Award ceremony speech

Presentation Speech by Erik Axel Karlfeldt, Permanent Secretary of the Swedish Academy, on December 10, 1930

This year’s winner of the Nobel Prize in Literature is a native of a part of America which for a long time has had Swedish contacts. He was born at Sauk Centre, a place of about two or three thousand inhabitants in the great cornland of Minnesota. He describes the place in his novel Main Street (1920), though there it is called Gopher Prairie.

It is the great prairie, an undulating land with lakes and oak groves, which has produced that little town and many others exactly like it. The pioneers have need of places to sell their grain, shops to purchase their supplies, banks for their mortgage loans, doctors for their bodies, and clergymen for their souls. There is cooperation between the country and the town, but at the same time there is conflict. Does the town exist for the sake of the country, or the country for the town?

The prairie makes its power felt. During the winters, long and cold as ours, terrific storms dump their snow in the wide streets, between low and shabby houses. The summer scorches with an intense heat and the town smells, because it lacks both sewers and street cleaning. Yet the town naturally feels its superiority; it is the flower of the prairie. It has the economic threads in its hands, and it is the focus of civilization – a concentrated, proud America amidst these earth-bound thralls of foreign origin, Germans and Scandinavians.

Thus the town lives happily in its self-confidence and its belief in true democracy, which does not exclude a proper stratification of the people, its faith in a sound business morality, and the blessings of being motorized; for there are many Fords in Main Street.

To this town comes a young woman filled with rebellious emotions. She wants to reform the town, inside and out, but fails completely, almost going under in the attempt.

As a description of life in a small town, Main Street is certainly one of the best ever written. To be sure, the town is first and foremost American, but it could, as a spiritual milieu, be situated just as well in Europe. Like Mr. Lewis, many of us have suffered from its ugliness and bigotry. The strong satire has aroused local protests, but one need not be keensighted to see the tolerant strain in Lewis’s sketch of his native town and its people.

Behind the puffed-up complacency of Gopher Prairie, however, lurks jealousy. At the edge of the plain stand cities like St. Paul and Minneapolis, already little metropolitan centres with their skyscraper windows gleaming in the sunlight or the evening’s electricity. Gopher Prairie wants to be like them and finds the time ripe for a campaign of progress, based on the rising war price of wheat.

A stump orator is imported, a real rabble-rouser of the peppiest kind, and with blatant eloquence he demonstrates that nothing will be easier than for Gopher Prairie to take the lead and reach the 200,000 class.

Mr. Babbitt – George Follansbee Babbitt – is the happy citizen of such a city (Babbitt, 1922). It is called Zenith, but probably it cannot be found on the map under that name. This city with its enlarged horizons hereafter becomes the starting point for Mr. Lewis’s critical raids into the territories of Americanism. The city is a hundred times larger than Gopher Prairie and, therefore, a hundred times richer in one hundred per cent Americanism and one hundred times as satisfied with itself, and the enchantment of its optimism and progressive spirit is embodied in George F. Babbitt.

As a matter of fact, Babbitt probably approaches the ideal of an American popular hero of the middle class. The relativity of business morals as well as private rules of conduct is for him an accepted article of faith, and without hesitation he considers it God’s purpose that man should work, increase his income, and enjoy modern improvements. He feels that he obeys these commandments and therefore lives in complete harmony with himself and society.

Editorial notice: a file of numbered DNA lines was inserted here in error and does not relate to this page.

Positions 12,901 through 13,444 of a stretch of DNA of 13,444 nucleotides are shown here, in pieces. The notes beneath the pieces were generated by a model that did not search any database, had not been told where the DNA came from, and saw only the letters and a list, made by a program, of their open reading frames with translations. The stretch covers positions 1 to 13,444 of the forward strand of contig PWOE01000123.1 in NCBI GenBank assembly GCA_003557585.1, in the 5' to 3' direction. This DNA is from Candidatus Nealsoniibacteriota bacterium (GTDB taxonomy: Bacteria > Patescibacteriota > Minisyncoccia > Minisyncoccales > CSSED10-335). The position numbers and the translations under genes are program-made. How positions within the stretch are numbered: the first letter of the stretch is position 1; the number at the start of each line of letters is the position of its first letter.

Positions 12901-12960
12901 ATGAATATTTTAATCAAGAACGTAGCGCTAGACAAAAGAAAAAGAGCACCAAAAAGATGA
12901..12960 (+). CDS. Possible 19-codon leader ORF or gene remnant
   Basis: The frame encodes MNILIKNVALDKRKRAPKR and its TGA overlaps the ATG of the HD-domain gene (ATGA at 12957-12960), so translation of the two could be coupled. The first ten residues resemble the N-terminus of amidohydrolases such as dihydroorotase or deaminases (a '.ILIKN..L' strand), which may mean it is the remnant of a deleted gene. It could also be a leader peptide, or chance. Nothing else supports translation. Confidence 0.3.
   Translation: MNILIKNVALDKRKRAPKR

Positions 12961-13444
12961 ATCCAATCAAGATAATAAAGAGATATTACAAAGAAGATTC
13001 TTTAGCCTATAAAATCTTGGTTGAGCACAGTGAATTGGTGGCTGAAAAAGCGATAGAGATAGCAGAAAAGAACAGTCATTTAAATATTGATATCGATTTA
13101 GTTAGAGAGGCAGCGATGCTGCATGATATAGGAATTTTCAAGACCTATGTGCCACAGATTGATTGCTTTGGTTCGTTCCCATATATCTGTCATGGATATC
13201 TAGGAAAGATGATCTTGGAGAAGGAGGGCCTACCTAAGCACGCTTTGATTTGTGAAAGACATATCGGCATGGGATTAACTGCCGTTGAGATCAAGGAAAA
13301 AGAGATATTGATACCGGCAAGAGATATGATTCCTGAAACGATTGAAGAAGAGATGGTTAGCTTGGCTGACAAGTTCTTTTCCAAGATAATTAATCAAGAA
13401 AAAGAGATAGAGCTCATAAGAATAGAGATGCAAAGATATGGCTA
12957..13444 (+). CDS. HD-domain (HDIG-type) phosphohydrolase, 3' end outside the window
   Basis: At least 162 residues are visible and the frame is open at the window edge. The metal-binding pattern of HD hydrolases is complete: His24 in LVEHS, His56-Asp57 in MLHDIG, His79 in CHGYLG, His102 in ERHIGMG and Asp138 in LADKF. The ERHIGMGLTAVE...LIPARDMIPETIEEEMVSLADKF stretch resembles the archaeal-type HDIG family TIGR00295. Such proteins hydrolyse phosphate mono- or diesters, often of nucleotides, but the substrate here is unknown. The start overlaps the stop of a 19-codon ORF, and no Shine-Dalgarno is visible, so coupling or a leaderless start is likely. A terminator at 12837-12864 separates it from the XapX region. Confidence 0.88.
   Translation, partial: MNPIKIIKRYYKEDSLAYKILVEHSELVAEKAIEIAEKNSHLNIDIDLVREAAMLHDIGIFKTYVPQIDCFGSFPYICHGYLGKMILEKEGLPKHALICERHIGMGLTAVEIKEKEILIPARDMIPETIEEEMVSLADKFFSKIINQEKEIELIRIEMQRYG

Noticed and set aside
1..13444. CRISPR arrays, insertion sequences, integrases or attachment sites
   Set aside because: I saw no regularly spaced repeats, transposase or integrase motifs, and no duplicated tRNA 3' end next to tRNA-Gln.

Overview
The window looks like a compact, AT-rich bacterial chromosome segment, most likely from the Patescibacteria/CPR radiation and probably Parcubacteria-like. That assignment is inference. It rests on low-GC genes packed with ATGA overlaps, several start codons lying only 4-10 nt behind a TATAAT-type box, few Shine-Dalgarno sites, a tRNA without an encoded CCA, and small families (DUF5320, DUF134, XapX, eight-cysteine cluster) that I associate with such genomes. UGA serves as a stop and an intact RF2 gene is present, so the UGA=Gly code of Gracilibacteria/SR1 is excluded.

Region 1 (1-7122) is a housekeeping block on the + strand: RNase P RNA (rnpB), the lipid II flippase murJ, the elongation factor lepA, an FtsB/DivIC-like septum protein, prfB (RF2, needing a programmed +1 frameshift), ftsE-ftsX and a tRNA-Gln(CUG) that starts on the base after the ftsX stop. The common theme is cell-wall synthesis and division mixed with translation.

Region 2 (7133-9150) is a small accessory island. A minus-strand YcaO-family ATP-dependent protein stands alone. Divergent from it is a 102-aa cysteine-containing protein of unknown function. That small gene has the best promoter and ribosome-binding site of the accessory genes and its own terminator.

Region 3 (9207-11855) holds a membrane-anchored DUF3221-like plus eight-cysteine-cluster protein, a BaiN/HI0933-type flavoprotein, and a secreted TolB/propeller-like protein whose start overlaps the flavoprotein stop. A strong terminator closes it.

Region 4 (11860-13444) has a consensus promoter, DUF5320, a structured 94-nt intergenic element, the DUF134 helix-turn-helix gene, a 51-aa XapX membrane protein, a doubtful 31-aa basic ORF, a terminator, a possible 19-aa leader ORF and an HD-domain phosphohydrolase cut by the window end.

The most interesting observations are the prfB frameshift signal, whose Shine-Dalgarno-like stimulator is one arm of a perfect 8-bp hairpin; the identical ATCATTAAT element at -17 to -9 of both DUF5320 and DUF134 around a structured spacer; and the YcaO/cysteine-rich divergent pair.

His profession, real estate, is the highest in existence, and his house near the city, with its trees and lawn, is standard, inside and out. The make of his car corresponds to his position, and in it he whizzes through the streets, proud as a young hero amidst the perils of the traffic. His family life also corresponds to the bourgeois average. His wife has become used to his masculine rumblings at home, and the children are impertinent, but that is what one expects.

He enjoys excellent health, is well-fed and thriving, alert and good-natured. His daily lunches at the club are feasts of instructive business conversation and stimulating anecdotes; he is sociable and winning. Babbitt is furthermore a man with the gift of speech. He has learned all the national slogans and whirls them about with his flowing tongue in his popular talks before clubs and mass meetings. Not even for the most elevated spirituality does he lack sympathy. He basks in the company of the noted poet, Cholmondeley Frink, who concentrates his genius on the composition of striking, rhymed advertisements for various firms and thereby earns a good annual income.

Thus Babbitt lives the life of the irreproachable citizen conscious of his respectability. But the jealousy of the gods broods over a mortal whose happiness grows too great. A soul such as Babbitt’s is, of course, incapable of growth; it is a ready-made article from the start. Then Babbitt discovers that he has tendencies toward vice which he has neglected – although not wholly, one ought to add. As he approaches fifty, he hastens to make up for the neglect. He enters into an irregular relationship and joins a frivolous gang of youths, in which he plays the role of a generous sugar daddy. But his deeds find him out. His lunches at the club become more and more painful through the silence and aloofness of his friends. They hint that he is spoiling this chance of future membership in the committee of progress. Here it is naturally New York and Chicago that loom before him. He succeeds in recovering his better self, and it is edifying to see him kneel in his pastor’s study, where he receives absolution. And then Babbitt can once more devote himself to the Sunday school and other socially useful activities. His story ends as it began.